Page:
If you are already familiar with using git, you can clone the repository containing the files by typing

# Clone Geo-Python environment files
git clone https://github.com/geo-python/python-environments/

If you are not familiar with git, you can visit the GitHub repository with the environment files, click on the green Code button, and select Download ZIP to download a copy of the files.

Downloading the python-environments files

After downloading the files, extract the zip file to your computer.

Installing the packages (student)

Once you have obtained the code (either by cloning with git or downloading otherwise) can return to your terminal window, change to the directory where you have downloaded the files and create the environment as shown below. For example, on macOS or Linux you would do the following.

# Change to directory containing environment files
cd python-environments

# Create the environment using mamba
mamba env create -f geo-python-student.yml

# Activate the new environment and update Jupyter
# NOTE: conda is used to activate an environment!
conda activate geo-python-student
sh postBuild

This creates a new Python virtual environment called geo-python-student, which contains the packages listed in the file geo-python-student.yml. The new environment is helpful because it will be isolated from other Python packages you might install on your computer and ensure you have all of the packages needed for this course. Finally, the last steps will ensure that the Jupyter environment in the new Python installation has all of its extensions enabled (such as jupyterlab-git).

To use the environment (since it will not be the default environment on your computer) you should type something like the following whenever you open a terminal window to use Python.

# Activate the your Python environment
conda activate geo-python-student

Installing the packages (teacher)

Once you have obtained the code (either by cloning with git or downloading otherwise) can return to your terminal window, change to the directory where you have downloaded the files and create the environment as shown below. For example, on macOS or Linux you would do the following.

# Change to directory containing environment files
cd python-environments

# Create the environment using mamba
mamba env create -f geo-python-teacher.yml

# Activate the new environment and update Jupyter
# NOTE: conda is used to activate an environment!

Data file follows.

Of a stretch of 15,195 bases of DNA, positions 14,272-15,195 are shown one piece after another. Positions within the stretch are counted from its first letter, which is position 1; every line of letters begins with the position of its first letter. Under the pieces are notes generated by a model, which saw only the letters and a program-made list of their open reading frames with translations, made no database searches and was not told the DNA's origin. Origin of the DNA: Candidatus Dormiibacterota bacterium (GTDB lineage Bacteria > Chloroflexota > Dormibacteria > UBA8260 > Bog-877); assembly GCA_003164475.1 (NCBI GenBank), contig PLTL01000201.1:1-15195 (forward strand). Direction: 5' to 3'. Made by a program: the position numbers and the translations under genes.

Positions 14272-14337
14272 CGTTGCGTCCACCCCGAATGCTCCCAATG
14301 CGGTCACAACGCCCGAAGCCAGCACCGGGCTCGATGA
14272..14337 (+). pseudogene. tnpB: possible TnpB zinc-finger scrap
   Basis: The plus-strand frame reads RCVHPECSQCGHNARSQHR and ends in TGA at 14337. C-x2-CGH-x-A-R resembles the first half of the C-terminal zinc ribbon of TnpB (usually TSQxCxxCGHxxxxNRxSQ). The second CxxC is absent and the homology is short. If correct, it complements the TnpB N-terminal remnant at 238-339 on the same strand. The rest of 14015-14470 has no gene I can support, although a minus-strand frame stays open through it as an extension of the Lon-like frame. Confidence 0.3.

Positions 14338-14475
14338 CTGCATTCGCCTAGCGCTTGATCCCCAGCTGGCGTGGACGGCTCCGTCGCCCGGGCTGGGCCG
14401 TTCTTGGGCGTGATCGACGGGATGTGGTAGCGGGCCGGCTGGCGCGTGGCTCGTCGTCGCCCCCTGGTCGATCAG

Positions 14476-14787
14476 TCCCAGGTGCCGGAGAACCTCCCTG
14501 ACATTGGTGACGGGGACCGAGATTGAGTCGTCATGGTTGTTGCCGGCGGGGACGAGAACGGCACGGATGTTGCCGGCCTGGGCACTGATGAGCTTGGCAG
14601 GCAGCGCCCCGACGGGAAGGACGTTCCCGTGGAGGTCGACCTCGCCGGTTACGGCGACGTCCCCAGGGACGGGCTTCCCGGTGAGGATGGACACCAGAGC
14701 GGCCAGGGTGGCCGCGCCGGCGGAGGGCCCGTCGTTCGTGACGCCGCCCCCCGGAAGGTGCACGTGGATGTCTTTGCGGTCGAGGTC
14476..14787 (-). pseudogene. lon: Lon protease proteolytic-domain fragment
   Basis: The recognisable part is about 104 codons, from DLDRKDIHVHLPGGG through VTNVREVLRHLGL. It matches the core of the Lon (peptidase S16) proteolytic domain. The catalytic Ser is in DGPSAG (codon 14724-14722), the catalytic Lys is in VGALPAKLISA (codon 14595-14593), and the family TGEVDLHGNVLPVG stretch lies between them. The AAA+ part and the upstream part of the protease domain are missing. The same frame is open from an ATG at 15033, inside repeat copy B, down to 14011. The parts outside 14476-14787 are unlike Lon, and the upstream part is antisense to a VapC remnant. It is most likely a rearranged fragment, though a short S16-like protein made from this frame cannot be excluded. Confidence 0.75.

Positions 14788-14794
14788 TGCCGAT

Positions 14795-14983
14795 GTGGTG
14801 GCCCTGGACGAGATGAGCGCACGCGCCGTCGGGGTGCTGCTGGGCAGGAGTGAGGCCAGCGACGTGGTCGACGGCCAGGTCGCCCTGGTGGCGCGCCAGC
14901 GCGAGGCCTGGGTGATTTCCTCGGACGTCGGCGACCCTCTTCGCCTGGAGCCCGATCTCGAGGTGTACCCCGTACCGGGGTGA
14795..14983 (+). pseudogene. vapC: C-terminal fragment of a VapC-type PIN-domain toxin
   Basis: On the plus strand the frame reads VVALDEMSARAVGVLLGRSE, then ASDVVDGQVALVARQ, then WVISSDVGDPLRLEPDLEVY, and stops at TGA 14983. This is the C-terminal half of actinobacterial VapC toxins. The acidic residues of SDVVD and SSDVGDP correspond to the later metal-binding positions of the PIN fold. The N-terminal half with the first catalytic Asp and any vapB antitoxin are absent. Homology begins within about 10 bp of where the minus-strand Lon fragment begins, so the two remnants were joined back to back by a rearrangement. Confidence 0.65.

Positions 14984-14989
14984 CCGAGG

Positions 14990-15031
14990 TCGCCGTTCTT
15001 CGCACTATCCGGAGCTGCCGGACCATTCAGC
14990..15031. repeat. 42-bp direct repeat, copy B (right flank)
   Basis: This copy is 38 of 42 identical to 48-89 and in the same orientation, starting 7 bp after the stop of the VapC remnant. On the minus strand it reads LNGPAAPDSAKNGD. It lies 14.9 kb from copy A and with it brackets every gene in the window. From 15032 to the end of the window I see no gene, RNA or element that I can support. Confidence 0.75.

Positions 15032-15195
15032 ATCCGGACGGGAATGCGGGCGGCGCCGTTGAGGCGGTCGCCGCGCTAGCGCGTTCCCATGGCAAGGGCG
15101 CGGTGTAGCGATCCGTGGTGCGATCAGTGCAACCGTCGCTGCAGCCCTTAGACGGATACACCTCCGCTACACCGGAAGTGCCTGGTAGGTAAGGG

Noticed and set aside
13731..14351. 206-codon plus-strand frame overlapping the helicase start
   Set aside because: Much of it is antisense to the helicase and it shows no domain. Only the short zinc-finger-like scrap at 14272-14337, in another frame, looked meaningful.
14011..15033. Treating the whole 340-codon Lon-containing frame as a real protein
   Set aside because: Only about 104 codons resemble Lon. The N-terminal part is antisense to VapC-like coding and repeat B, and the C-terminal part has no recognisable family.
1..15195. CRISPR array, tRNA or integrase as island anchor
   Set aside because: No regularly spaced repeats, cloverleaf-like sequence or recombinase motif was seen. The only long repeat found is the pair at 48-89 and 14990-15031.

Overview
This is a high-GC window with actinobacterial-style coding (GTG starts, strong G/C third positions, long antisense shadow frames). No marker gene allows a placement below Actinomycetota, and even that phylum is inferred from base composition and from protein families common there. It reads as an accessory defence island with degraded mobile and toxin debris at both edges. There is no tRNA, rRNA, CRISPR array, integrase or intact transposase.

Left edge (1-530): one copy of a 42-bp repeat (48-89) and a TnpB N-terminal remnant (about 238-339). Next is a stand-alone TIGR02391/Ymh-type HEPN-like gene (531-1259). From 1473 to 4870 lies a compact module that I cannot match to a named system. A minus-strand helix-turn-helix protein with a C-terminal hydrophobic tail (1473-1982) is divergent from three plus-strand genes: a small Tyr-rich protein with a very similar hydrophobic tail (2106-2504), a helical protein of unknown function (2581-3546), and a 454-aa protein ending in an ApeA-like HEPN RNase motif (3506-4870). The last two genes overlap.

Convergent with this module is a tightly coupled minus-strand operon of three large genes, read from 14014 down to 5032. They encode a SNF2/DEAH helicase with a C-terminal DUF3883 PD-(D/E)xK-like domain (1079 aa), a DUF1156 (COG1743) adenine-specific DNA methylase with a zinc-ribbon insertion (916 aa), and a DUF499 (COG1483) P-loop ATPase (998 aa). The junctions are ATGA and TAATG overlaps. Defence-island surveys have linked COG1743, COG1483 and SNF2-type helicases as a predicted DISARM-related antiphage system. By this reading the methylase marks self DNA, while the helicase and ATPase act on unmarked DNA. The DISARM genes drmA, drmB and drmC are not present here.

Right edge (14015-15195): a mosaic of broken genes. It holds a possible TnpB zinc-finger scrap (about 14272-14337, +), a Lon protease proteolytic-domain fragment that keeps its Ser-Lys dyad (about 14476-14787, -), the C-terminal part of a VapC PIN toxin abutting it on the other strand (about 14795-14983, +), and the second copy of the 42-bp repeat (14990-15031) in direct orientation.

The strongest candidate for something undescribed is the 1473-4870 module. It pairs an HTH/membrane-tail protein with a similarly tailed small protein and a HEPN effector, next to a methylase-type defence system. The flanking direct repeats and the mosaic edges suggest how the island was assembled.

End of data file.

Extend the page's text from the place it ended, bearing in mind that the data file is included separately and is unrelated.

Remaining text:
conda activate geo-python-teacher
sh postBuild

This creates a new Python virtual environment called geo-python-teacher, which contains the packages listed in the file geo-python-teacher.yml. The new environment is helpful because it will be isolated from other Python packages you might install on your computer and ensure you have all of the packages needed for this course. Finally, the last steps will ensure that the Jupyter environment in the new Python installation has all of its extensions enabled (such as jupyterlab-git).

To use the environment (since it will not be the default environment on your computer) you should type something like the following whenever you open a terminal window to use Python.

# Activate the your Python environment
conda activate geo-python-teacher

The teacher environment is identical to the student environment with the addition of several packages needed for grading assignments using nbgrader.

Running JupyterLab

We use JupyerLab as the main developing environment during this course.

you can start a JupyterLab instance by running this command (notice the space between the words!):

jupyter lab

After running the command, JupyterLab should open up automatically in a browser window.

Getting the lesson notebooks

In order to be able to follow the course lessons it may also be helpful to have a copy of the course notebooks. You can download a copy of the course notebooks from https://github.com/geo-python/notebooks.git by clicking on the Code button and then selecting Download ZIP. Alternatively, once you are familiar with git, you can clone the course notebook repository by typing

git clone https://github.com/geo-python/notebooks.git

The command above will clone the notebook files into a directory titled notebooks.

Additional notes

You can install new packages using the mamba install command. The basic syntax for installing packages is mamba install package-name. In addition, we also want to specify the channel from where the package is downloaded using the parameter -c.

Installing the pandas package from the conda-forge channel:

mamba install -c conda-forge pandas

Once you run this command, you will see also other packages getting installed and/or updated as mamba checks for dependencies of the installed package. Read more about package installations in the mamba documentation It’s a good idea to search for installation instructions for each package online.

Conda channels

Conda channels used by mamba and are remote locations where packages are stored. During this course (and in general when installing packages for scientific computing and GIS analysis) we download most packages from the conda-forge channel.

Conflicting packages

A good rule of thumb is to always install packages from the same channel (for this course, we prefer the conda-forge channel). In case you encounter an error message when installing new packages, you might want to first check the versions and channels of existing packages using the mamba list command before trying again.